Gone Girl: Catherine Egan’s “Julia Vanishes”

BookendsLynn: It’s not so much that 16-year-old Julia vanishes, but that she can somehow make herself “be unseen”—an uncommon and dangerous trait in a world that drowns suspected witches, but one that’s extremely useful for a spy. As Catherine Egan’s Julia Vanishes opens,  Julia is posing as a maid while trying to figure out who or what is causing horrible sounds in the basement of the building where she works.

Julia Vanishes by Catherine EganBorn in a disreputable area known as the Twist, Julia, her brother, and their friends take on jobs requiring brains, stealth, and the willingness to steal. But this current contract is unlike anything Julia has dealt with before

Right from the start, it’s nearly impossible to put this book down. Equally difficult is pinning down its genre, as it has elements of fantasy, mystery, romance, action, and adventure—there’s even a search for a serial killer. Egan’s world-building is as richly realized as her characters. Julia’s home of Spira City, a world of ritual cleansings, witch drownings, and religious power struggles, resembles medieval Europe; Julia is feisty, fierce and believably flawed, and her many dilemmas and difficult moral choices add real depth to an already-suspenseful plot.  Happily, this is the first of a series, called The Witch’s Child, and there are more adventures to come.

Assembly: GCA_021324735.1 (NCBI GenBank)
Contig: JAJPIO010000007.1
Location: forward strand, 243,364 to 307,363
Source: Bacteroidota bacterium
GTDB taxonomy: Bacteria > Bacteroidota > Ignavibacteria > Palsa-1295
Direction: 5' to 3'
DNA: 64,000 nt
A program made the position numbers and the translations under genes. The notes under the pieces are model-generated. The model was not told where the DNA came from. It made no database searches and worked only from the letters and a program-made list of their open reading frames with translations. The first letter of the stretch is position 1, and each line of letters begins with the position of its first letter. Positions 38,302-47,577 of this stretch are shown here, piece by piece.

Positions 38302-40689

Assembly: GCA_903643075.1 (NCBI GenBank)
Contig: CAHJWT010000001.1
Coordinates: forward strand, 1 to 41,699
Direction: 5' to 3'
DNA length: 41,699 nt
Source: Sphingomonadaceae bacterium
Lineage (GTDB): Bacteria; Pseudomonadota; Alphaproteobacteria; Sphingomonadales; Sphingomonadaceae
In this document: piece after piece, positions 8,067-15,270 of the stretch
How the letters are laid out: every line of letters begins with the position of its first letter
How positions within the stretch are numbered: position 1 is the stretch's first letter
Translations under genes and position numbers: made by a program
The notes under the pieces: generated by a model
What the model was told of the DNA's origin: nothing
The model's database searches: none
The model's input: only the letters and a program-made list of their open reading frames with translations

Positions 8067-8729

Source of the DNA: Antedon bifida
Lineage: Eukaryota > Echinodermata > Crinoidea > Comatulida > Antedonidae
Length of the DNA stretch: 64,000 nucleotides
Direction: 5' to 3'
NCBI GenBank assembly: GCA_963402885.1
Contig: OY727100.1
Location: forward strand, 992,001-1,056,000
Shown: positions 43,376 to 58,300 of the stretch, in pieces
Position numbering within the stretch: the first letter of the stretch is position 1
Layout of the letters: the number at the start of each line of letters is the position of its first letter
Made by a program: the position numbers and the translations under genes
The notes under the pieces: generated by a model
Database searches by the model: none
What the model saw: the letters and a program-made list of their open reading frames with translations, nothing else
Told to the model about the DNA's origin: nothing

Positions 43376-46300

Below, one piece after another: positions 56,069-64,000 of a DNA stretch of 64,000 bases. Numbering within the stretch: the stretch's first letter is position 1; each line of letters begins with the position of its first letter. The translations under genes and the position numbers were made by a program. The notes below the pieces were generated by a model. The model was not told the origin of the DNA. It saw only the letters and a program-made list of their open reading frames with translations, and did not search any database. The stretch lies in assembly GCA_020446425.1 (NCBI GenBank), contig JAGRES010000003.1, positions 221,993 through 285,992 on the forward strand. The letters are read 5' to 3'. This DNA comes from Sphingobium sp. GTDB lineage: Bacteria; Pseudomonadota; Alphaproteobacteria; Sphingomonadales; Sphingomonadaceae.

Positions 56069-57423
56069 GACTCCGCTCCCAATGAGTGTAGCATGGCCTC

About the Author:

Cindy Dobrez and Lynn Rutan are Booklist reviewers and middle-school librarians who have chaired both ALA’s Best Books for Young Adults and the Michael L. Printz Award for YA Literature committees. Follow Bookends on Twitter at @BookendsBlog. You can also find Cindy at @cdobrez and Lynn at @482april.

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